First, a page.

It should have been a no-brainer: charging consumers $1 a litre for milk would make them love the supermarkets, draw them in and get them spending. Instead, it has been a PR nightmare.
Two years ago, Coles lowered the price of its home-branded milk to $1/litre. Woolworths followed suit.
Dairy farmers, through their peak bodies, began waging a campaign, accusing the supermarkets of throttling their industry.
Now, Woolworths appears poised to try a different tack on the contentious issue. The company is considering introducing a new, farmer-friendly milk variety, according to leaked market research documents obtained by The Australian Financial Review.
“We have always believed that the drop to $1 a litre is not sustainable for the dairy industry and not good for dairy farmers,” the director of Woolworths corporate and public affairs, Andrew Hall, told the newspaper.
“As a result, we are looking at trialling alternatively-sourced milk products, direct from dairy farmers, that deliver a higher price at the farm gate.”
To do this, Woolworths is considering buying milk directly from farmers, something supermarkets in the UK are already doing. Currently, Woolworths buys milk from processors, who in turn buy it from farmers.
The proposal for ‘Farmers Own’ milk is the latest in a series of desperate (and expensive) measures to turn around community perceptions in a saga that’s barely let up for the past two years.
In February, Coles posted a video on its Facebook page saying prices paid to diary producers have risen since it began its $1/litre campaign (farmers commenting on the post disputed this). The issue of whether low-priced milk is destroying the Australian diary industry has been the subject of a 2011 ACCC inquiry (which found in the supermarkets’ favour. The costs of lower milk are reflected in lower profit margins for the supermarkets, the regulator said).
Rivals such delivered-grocery retailer Aussie Farmers Direct have capitalised on a perception that Coles and Woolworths are using their market power to extract unsustainable discounts from the dairy industry.
Despite matching each other’s prices, Woolworths and Coles have a history of taking a slightly different line on the pricing of milk. It was Coles that first dropped the price – a move it has always defended. Woolworths, however, has a history of expressing concerns over the pricing, as it did in its submission to a Senate committee in 2011.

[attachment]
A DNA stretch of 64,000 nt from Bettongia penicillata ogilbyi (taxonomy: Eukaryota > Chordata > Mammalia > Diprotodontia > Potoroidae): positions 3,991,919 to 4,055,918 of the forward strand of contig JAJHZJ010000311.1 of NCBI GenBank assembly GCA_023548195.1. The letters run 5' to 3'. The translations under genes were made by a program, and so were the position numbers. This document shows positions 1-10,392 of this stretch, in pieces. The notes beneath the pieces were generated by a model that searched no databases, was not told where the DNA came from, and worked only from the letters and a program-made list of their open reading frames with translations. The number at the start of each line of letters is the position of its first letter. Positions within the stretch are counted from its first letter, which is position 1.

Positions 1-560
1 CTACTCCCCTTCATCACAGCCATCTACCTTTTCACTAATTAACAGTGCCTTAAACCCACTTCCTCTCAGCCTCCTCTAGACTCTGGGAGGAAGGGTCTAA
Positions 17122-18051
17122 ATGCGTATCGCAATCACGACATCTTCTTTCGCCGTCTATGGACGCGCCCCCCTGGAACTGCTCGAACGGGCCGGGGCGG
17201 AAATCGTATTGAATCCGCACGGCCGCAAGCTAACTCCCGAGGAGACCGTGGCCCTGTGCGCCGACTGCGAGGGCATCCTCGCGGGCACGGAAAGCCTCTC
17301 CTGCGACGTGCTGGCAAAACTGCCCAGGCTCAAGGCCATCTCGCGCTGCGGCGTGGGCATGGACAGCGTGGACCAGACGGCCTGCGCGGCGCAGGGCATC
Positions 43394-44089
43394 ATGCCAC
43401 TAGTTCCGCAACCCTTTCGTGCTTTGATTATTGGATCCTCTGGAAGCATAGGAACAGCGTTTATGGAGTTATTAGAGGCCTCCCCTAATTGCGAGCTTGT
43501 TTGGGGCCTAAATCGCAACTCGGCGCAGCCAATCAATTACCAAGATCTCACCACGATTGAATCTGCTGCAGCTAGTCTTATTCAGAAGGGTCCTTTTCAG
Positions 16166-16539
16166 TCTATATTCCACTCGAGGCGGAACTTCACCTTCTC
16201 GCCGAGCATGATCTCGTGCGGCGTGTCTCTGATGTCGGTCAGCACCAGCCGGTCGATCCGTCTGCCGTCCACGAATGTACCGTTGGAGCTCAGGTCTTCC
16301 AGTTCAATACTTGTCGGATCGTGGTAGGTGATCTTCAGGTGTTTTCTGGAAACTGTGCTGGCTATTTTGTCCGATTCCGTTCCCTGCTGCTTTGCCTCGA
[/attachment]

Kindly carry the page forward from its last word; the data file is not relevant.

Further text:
“These prices set a new benchmark, and can be expected to flow back to processors and farmers as new supply and pricing agreements are negotiated over the coming months and years,” the supermarket said.
But despite any misgivings, Woolworths felt it had no choice but to drop the price of milk.
Market research detailed in the AFR shows the company has copped the blame from concerned consumers just as much as its rival. According to the leaked report, customers are “disgusted with both [Coles and Woolworths] – that they do not look after ‘our’ farmers enough.”
Could Woolworths have bucked the impulse to match Coles’ milk price and said it was doing so to protect the profits of farmers?
Because PR isn’t part of strategy discussions, we’ll never know, says Catriona Pollard, the founder of CP Communications. “Coles and Woolworths have a price war. It’s continuing, and that price war is clearly a business strategy. They think is that lowering their prices is a good strategy that will bring customers in. But they haven’t applied strategic, long-term thinking about what happens afterwards, when a customer realises that farmers could be getting a lower price.”
Pollard says most businesses don’t think long-term when it comes to their public relations strategy. “They just want quick wins,” she says.
“What’s happened highlights that PR needs to be at the boardroom table and at the management table. How you share your messages with target audiences, and how they’ll react, should be considered right from the start.
“Both Coles and Woolworths are now, through different methods, trying to change people’s perceptions. They’re saying ‘we’re not the bad guys’. Whether they’ll be successful or not we’ll have to wait and see.”
Pricing expert Jon Manning says business should carefully consider the PR implications of things like changing their pricing on iconic products, or those they plan to heavily advertise.
“They definitely should. Whether they do or not, well, that’s another question,” Manning says.
However, he offers a different way to look at the proposal. It’s possible Woolworths is simply seeking to capitalise on the negative sentiment that exists. If ‘Farmers Own’ milk is sold at a higher price than its normal milk, it might be a way to segment the market into those who care about farmers, and those who don’t, and charge each customer segment the maximum they’re willing to pay.
“The price-sensitive [customer] can go to one-dollar milk, those in the middle can go for the ‘fair trade’ milk, and brand name milks can cater to the top end of the market. It’s not a bad idea,” he says. Cleaning up their image, of course, is a neat perk.
But after two years of getting hammered over the issue, it may be too little, too late.